Auckland's rarest plants have epic survival stories, writes Kim Knight.

Think conservation, think kakapo and kiwi.

But birds aren't the only natives under threat. Since record-keeping began, New Zealand has completely lost six plant species. A further 8-10 per cent of the country's flora is under serious threat of extinction. The 2500 native plants on our mainland and offshore islands are massively outnumbered by 25,000 introduced exotics.

"Our plants are toughing it out," says Bec Stanley, curator at the Auckland Botanic Gardens. "Here in Auckland, we're got a high degree of urbanisation, and a really wonderful climate for weeds - it's really warm, things don't die in winter and we've got heaps of rain. We actually rival Honolulu as the weediest city in the world."

Weeds, animal pests and people have combined to push out plants. The Botanic Gardens' Threatened Native Plant Trail gives visitors a glimpse of some of the rarest locals left.


The 4000m-square garden is divided into habitats - from coastal rocky bluffs, to gumland and lava-fields. In its centre are two of the rarest plants in the world, after their populations were decimated by goats. Today, there are just one each of Pennantia baylisiana and Tecomanthe speciosa left growing in the wild (on Manawatawhi - part of the Three Kings Islands). They're the celebrities of this 10-year-old garden, says Stanley, but they're not the only stars.

Weekend took a tour of the trail where, as Stanley explains, every plant has an epic tale of survival.

(Pisonia brunoniana): Used to grow on Auckland's waterfront, but no longer found on the mainland. Decline is attributed to predation by rats.

"It's a plant distributed by sea-birds. They don't land gracefully like an aeroplane, they crash into vegetation, and as they crash, these large sticky seeds get stuck to them. The plant wants to get to the next offshore island, and it sticks to a bird, it will get taken to a whole new place. The bird will preen the seed out, and it will grow.

"One of the problems with this in an urban environment is that the birds in your garden will get stuck - birds that are not endemic, like silvereyes, get caught. They shouldn't die, but then they get eaten by your cat... I like this plant - but it's very controversial. I say to people, "get rid of your cat, not your parapara"."

(Sonchus kirkii): In decline across the country, mainly because of loss of its habitat to faster-growing introduced weeds.

"This is the native puha. When Maori came to New Zealand, they probably would have recognised this as an edible plant because of something they'd eaten in the Pacific. But after a while, European settlers came and they brought with them, probably via contaminated grass seed, S. oleraceus, its tiny cousin. After probably only 20 years it was more commonly encountered. Maori probably found the exotic one was tastier. They used the word 'puha' for it, which sort of gave it legitimacy. It made everyone think it was a native plant, and meanwhile the actual puha was starting to decline, to slip out the back door with nobody noticing. That's the insidious effect that weeds have."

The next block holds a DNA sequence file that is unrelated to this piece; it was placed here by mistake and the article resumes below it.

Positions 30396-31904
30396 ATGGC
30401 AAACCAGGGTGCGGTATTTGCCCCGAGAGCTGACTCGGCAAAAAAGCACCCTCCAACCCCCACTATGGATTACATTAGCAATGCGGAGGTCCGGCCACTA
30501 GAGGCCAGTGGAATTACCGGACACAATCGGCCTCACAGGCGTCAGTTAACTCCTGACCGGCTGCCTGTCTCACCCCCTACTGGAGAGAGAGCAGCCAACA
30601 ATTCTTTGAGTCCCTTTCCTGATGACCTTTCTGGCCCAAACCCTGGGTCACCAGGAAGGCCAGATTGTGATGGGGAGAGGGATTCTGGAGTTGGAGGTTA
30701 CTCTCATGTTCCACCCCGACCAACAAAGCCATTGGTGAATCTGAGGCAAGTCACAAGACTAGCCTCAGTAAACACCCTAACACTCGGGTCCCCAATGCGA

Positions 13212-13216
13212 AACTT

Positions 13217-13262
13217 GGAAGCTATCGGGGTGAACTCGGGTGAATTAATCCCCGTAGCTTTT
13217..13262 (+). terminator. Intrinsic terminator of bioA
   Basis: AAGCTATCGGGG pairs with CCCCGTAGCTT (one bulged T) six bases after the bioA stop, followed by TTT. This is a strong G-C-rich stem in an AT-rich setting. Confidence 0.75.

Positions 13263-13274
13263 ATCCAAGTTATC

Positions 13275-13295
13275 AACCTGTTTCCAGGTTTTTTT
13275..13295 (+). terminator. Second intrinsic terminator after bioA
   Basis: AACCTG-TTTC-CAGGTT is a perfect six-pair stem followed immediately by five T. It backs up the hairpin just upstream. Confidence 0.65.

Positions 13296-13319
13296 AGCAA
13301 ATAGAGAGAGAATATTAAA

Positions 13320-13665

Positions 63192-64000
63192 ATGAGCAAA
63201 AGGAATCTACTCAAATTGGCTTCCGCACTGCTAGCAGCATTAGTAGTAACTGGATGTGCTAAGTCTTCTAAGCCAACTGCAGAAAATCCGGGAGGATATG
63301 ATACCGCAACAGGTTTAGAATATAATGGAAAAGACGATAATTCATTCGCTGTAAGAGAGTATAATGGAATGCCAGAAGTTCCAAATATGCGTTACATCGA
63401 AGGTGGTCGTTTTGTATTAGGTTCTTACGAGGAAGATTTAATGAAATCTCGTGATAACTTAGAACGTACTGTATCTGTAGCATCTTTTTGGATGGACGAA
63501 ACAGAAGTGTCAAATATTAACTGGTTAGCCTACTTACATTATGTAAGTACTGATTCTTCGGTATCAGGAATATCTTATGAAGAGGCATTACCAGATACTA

(Hebe bishopiana): Only found in Auckland; grows on roadsides en route to Whatipu.


"This is really special, it's one of only three plants endemic to Auckland. It always looks like it's falling over, because that's what it has to do in nature - it tumbles over rocks and waterfalls. We're not in the glamour part of the Botanic Gardens, but this is a pretty garden plant, because it does flower heaps. It's about training your eye into thinking that not everything precious is beautiful, and not everything valuable is beautiful. When you're looking at conservation, it's not all about the kakapo.

"Waitakere is the only place in the world this grows. If there was a volcanic eruption in Auckland, it would be lost forever, but that's probably unlikely. We're not working on that catastrophic level. What threatens this is weeds... One of the main threats was an exotic plant called mistflower, and that's pretty much not a weed anymore, because of a biocontrol fungi that was brought in. I hope this means the hebe will recover."

(Myosotis pansa): There are about 100 forget-me-nots in New Zealand. Thirteen are threatened with extinction, including this one, endemic to Waitakere.

"It likes gaps and edges, and it would have danced around the landscape finding open sites, but as we started building those out and encasing them in concrete and changing the environment around, it lost all those open sites.

"In 2000, I decided to GPS map it. I walked from Whatipu to Te Henga, its full range. And then I re-did that in 2009 and found it had actually increased in population - there were 700 left in the wild, compared to 550 in 2000. Why would I spend so much time on one plant? I felt like it was a good emblem. Whatever is happening to this plant, is probably happening to 20 or 50 others."

Need to know

Botanic Gardens, 102 Hill Rd, Manurewa

Winter hours (April to September)

• The Gardens are open daily from 8am to 6pm.
• Visitor Centre Huakaiwaka open from 8am to 4pm.
• Cafe Miko is open daily from 8am to 4pm.